Everyone who was silent while they were passing and renewing the Patriot Act is now cordially invited to STFU.
However there may be a bright side to this thing. Since the government has all of this data, maybe they could make themselves useful and do something about all of the spammers and bootleg telemarketers who have figured out how to scam the do not call list.
Now that's something that might be worth losing some liberty over.
The world is a less musical place in the absence of one of the greatest and most underrated jazz pianist. Mr. Mulgrew Miller departed this life last week and somehow I missed it.
I briefly heard one station make mention of a tribute to Grew, but in the haste of a busy workaday world I dismissed it as nothing more than folks starting to wake up to his greatness. Maybe, subconsciously I knew what they meant and I just wasn't ready to process it. Sadly, I must now acknowledge that Mr. Miller has passed from this life and no amount of self deception will change that. This blog would not be worthy of its namesake if we did not pause to acknowledge the passing of this great jazz lion.
I cannot tell you technically what it is that makes Mulgrew Miller such an enjoyable purveyor of this music but the proof is always in the listening. His playing had the uncanny ability to consistently remain sonically in the background while simultaneously always being front and center. Upon discovering that he was the pianist on a particular piece of music (and he was the pianist on quite a lot of jazz) my reaction would always be of course he is, who else could it have been. He made it sound easy but no one else has perfected that sound. He was almost single handedly leading the charge in finding the new sound of contemporary jazz piano and for me was the definition of what modern jazz should be. No disrespect to the many fine jazz musicians of the world. There are many great jazz piano players but there was only one Mulgrew Miller. And now he is gone.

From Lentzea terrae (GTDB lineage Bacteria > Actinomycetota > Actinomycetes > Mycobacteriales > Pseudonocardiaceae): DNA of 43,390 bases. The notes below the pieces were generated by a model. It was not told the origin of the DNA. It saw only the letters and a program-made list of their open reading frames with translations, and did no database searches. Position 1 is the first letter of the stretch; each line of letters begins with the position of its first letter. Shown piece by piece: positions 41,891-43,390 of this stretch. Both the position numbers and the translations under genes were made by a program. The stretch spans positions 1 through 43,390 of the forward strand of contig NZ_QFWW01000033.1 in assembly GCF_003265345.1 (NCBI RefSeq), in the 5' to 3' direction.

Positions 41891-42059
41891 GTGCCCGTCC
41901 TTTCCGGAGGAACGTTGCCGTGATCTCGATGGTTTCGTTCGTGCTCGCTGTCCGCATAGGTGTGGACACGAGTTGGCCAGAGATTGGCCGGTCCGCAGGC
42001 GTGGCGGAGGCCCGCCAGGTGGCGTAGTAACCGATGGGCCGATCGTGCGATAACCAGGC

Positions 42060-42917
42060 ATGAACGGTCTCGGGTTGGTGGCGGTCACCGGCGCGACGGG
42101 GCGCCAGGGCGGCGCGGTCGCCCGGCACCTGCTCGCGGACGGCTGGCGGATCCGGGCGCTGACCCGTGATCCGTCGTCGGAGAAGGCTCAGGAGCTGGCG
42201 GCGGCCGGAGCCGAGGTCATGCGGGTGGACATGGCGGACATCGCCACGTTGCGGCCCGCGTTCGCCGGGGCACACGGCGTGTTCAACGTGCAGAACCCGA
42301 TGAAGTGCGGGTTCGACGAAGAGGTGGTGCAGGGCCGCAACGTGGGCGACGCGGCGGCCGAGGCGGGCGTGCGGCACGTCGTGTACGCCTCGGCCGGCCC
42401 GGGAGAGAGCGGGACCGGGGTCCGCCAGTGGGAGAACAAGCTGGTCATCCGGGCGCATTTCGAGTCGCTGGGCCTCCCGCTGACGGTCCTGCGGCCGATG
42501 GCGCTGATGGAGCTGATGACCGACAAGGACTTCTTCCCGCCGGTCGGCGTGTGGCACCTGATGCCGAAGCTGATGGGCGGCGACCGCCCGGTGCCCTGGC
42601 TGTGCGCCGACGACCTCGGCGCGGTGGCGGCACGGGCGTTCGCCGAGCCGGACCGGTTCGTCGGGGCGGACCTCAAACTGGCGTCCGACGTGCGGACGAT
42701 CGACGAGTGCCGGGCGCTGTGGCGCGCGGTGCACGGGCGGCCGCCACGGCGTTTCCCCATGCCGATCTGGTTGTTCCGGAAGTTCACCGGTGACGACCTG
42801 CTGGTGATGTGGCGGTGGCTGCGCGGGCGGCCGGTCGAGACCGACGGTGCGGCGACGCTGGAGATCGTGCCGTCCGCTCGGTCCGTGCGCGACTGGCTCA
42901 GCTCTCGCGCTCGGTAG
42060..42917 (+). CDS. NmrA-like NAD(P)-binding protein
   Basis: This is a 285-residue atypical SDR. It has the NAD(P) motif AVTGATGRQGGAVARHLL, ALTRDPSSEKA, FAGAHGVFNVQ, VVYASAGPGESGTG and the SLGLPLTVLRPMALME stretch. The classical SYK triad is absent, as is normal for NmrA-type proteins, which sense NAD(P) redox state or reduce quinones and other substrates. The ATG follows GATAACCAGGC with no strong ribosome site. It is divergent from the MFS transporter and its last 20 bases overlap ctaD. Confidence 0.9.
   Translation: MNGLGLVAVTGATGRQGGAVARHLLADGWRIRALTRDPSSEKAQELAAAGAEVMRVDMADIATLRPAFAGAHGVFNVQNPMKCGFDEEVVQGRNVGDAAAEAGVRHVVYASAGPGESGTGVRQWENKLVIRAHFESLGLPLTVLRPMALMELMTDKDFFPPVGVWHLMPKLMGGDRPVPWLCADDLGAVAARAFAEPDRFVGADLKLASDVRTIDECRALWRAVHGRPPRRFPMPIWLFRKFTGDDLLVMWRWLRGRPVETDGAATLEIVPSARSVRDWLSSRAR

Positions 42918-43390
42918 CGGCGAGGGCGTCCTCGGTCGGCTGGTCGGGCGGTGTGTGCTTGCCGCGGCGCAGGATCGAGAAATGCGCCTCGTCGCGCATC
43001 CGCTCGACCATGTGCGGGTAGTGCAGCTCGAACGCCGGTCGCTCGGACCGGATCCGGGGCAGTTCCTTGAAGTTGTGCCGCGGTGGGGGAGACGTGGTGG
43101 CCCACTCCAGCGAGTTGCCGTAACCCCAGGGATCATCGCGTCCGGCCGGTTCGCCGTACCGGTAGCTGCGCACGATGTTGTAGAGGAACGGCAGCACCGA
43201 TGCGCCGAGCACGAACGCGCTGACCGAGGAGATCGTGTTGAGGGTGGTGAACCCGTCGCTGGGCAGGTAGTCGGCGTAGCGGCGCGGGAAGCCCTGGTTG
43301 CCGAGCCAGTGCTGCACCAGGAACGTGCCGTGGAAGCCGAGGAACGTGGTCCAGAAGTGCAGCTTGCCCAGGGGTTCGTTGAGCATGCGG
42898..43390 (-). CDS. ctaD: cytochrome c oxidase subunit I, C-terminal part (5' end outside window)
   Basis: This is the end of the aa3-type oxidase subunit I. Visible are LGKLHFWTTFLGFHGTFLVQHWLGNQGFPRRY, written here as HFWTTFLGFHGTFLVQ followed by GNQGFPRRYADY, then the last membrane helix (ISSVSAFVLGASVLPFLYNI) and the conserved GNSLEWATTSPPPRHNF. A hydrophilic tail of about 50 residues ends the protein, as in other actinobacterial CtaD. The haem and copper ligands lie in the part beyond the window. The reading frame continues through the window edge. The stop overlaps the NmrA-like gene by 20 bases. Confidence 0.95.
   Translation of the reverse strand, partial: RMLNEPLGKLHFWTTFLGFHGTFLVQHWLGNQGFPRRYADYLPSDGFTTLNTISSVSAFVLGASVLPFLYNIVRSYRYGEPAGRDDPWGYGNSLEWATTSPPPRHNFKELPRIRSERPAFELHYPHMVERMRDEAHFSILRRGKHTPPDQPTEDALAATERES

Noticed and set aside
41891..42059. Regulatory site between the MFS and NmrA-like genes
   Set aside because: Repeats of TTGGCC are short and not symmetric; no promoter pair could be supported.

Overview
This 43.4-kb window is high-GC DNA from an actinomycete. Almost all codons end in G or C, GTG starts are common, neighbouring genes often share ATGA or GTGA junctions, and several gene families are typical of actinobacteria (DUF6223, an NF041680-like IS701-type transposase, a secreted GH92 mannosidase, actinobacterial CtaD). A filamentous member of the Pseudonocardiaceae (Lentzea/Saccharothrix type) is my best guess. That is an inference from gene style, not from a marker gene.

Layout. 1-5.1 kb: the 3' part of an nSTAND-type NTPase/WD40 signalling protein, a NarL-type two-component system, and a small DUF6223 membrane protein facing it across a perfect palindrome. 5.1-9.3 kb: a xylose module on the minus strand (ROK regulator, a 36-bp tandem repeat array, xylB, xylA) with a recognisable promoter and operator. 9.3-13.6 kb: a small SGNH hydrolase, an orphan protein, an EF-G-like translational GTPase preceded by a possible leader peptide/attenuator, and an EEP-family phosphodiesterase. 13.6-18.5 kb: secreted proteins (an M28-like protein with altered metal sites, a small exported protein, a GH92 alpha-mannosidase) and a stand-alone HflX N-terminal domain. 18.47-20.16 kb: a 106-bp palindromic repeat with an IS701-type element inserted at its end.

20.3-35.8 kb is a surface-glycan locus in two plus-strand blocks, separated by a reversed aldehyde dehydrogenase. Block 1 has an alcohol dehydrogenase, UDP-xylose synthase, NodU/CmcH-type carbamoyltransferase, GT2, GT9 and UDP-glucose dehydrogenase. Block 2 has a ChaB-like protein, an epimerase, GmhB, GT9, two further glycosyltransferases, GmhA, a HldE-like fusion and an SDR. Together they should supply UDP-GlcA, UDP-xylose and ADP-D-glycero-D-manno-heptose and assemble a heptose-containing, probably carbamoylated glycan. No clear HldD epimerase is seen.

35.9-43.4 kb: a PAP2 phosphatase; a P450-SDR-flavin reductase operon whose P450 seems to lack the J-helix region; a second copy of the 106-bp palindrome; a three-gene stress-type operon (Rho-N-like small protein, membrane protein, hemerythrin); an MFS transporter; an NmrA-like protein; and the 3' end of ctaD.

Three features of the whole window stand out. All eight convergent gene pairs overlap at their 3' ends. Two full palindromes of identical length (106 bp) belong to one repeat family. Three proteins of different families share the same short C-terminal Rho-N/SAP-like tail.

Do yourself a favor and familiarize yourself with his music both as a leader and as a prolific sideman. You will actually hear what many other jazz piano players are trying to do.
The jazz community has two consistent and enduring tendencies that I have observed while indulging in this music. One is to have really great one syllable nick names for the best players; Satch, Byrd, Diz, Monk to name a few. And the second tendency is that we gain full appreciation for the great ones only after they have made their mark on the music and permanently layed out.
I think Grew can be added to the list on both counts. I hope I am around long enough to see Grew get his full measure of appreciation.